YOUR CAMINO  on foot,


or horseback
in France 

and Spain

(Illustrations in the book by Sandi Beukes)

The Lightfoot Guide - YOUR CAMINO on foot, bicycle or horseback in France and Spain is available online from:
Pilgrimage Publications  €17.99 (The publishers of the book) $22.99  -  Kindle €11.99 £15.99  - Kindle - £8 €20.99  -  Kindle €9.99
Barnes & Noble $22.99
Waterstones £15.99
The Book Depository $27.78  (incl delivery) (RSA) - R332  (shipping included) (RSA) R384 (free delivery on orders over R250?  At R50 more than Takealot is it really free?)

The ebooks will shortly also be available from:
Apple iBooks

We are trying to get the book accepted by Exclusive Books, who have 48 stores in South Africa, and CUM Christian Book Stores who have over 40 stores nation wide.

The CSJ of SA are considering ordering a number of books so that they can make them available via their website.

Monday, October 03, 2011

YOUR CAMINO gets good reviews

YAY!!!  My book, "YOUR CAMINO on foot, bicycle or horseback in France and Spain" is getting good reviews on the forums and online book stores.

This review on

YOUR CAMINO - a Lightfoot Guide to Practical Preparation for a Pilgrimage (Paperback)
Preparing for a Camino and the thought of the challenge ahead can be a daunting task. This guide is akin to a reassuring, extremely informative and wise friend! Forget about trawling through every Camino book and website for the guidance you need - these experienced authors have done it all for you!
This is a vast accumulation of well researched knowledge all set out in a very logical format, offering sound advice in manageable chunks of text.

It covers the very basics (which you'll be surprised to find you may not have considered!) to the more in depth and complicated with handy highlighted tips and basic photographs where a visual reference is needed.
As if this isn't enough, further reading and useful websites for each topic dealt with are also detailed while the appendices elaborate on some important points such as post-Camino blues, Camino lingo and a training programme! Interesting historical detail and inspirational short stories from ex-pilgrims wet the appetite for adventure while the humorous cartoons remind you to keep a sense of humour during the serious job of planning.
I bought this book to satisfy my curiosity in the Camino de Santiago and my occasional ponderings on walking the route myself.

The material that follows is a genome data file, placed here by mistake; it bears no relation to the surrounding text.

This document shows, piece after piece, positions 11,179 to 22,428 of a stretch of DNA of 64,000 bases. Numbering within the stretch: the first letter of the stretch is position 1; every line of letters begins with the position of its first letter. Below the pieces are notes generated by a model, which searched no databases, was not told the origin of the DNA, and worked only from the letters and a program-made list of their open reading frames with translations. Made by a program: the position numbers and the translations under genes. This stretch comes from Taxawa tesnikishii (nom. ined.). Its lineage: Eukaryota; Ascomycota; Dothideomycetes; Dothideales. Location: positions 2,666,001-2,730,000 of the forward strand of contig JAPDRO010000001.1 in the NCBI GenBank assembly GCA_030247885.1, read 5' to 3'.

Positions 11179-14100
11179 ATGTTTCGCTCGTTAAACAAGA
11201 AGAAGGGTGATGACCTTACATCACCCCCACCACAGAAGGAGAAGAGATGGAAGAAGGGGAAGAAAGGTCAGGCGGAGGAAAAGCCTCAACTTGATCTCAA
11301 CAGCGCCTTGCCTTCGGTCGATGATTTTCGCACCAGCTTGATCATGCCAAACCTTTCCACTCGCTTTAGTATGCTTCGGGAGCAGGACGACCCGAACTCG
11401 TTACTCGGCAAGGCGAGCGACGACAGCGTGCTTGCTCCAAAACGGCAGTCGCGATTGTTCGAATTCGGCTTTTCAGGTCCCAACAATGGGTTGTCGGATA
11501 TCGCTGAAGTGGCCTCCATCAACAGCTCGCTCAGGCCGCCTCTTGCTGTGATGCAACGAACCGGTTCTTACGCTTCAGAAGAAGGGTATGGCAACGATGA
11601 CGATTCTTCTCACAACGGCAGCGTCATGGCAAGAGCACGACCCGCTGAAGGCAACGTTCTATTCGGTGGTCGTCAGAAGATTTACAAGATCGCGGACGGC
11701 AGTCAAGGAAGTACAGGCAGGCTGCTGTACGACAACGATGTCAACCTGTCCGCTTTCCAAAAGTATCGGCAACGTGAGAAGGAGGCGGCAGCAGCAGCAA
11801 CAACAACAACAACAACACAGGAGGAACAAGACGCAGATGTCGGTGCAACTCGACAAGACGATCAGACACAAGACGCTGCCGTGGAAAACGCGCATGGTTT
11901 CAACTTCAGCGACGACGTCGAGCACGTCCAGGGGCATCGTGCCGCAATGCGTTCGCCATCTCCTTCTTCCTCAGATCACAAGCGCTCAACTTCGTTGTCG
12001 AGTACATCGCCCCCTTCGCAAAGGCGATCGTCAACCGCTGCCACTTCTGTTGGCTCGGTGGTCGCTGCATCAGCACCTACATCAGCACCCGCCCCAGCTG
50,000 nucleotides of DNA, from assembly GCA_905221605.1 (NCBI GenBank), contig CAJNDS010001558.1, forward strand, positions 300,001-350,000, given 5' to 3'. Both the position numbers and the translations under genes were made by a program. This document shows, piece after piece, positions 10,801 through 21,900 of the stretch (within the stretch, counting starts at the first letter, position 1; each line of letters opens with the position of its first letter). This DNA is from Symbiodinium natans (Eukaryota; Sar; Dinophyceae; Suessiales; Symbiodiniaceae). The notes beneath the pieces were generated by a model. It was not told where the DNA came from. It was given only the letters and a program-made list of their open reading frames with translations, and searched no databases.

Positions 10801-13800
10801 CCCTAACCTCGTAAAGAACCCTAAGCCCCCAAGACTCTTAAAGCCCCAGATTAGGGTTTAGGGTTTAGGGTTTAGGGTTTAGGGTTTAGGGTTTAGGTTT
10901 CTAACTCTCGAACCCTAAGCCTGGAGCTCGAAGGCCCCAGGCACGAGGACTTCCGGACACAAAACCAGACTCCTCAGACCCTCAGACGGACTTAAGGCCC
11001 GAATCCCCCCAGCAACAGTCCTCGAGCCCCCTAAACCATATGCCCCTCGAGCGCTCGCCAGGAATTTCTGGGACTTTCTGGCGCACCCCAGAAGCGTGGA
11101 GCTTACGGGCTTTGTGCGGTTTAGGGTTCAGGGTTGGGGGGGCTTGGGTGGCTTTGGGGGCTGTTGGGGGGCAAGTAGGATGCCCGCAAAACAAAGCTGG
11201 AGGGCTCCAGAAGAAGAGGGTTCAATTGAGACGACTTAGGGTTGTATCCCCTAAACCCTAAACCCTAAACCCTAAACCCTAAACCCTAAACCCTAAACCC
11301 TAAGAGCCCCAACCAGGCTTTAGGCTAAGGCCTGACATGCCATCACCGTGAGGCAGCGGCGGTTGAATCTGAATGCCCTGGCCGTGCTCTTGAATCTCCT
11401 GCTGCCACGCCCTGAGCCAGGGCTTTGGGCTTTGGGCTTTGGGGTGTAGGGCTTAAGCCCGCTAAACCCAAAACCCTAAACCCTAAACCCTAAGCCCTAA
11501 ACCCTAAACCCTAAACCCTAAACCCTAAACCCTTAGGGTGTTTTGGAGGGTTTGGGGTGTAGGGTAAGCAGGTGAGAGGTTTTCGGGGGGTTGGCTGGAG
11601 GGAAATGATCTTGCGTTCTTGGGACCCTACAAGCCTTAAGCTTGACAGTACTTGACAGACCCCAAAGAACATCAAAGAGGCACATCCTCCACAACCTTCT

I intended to dip in and out of it as I needed but ended up reading it from cover to cover! It tackles every practicality you could possibly think of, giving encouragement to every type of person, and is truly motivational, whether you have decided to walk a Camino yet or not. I wouldn't say this guide is only for first timers. It provides invaluable support for everyone.
Although the book focuses on routes to Santiago through France and Spain, it would serve equally
well as a guide to preparation for any other pilgrimage route.

And this one on a Camino Forum:
I've made time to read, and thoroughly enjoy, Sil's new book "YOUR CAMINO" and I can't imagine a more practically helpful publication for any pilgrim. Sil has covered virtually every eventuality and need of the pilgrimage, and her advice is rendered as though she were a kindly and wise mentor for anyone who ever planned to make the dream of the Camino become a personal, and permanent reality.

Tuesday, August 30, 2011

Com-pan-eros on el Camino

A pilgrim walking alone will meet lots of other pregrinos on the trail - one never needs to feel alone. 
Walking with a friend or in a group adds a new dimension to walking a long distance trail and I love it!  I first walked with a group of 10 women in 2001 on the Coast to Coast walk across England.  We were free to linger longer in small villages it we wanted to or stay with the group.  Mostly we all stuck together.  It was a wonderful experience and the camaraderie and caring made the walk memorable.
In 2006 five friends walked the Via Francigena - five women, average age 55 - and it was a marvelous experience.  With five pairs of eyes looking out for markers and signs we didn't get lost, not once!  When one person was feeling a bit flat, the others rallied and helped her through. 
In May and June a group of amaWalkers walked about 350km of the Camino Frances from Roncesvalles to Santiago. 14 people strung out along the Camino during the day, came together at night for a communal meal filled with laughter and stories of the day. During the day one might meet up with members of the group and walk with them - or not. We shared plasters, pain killers, bread, fruit, water. Sitting outdoors in the evening after a long day walking, sipping wine, comparing sights seen and people met is almost 'gospel-like'.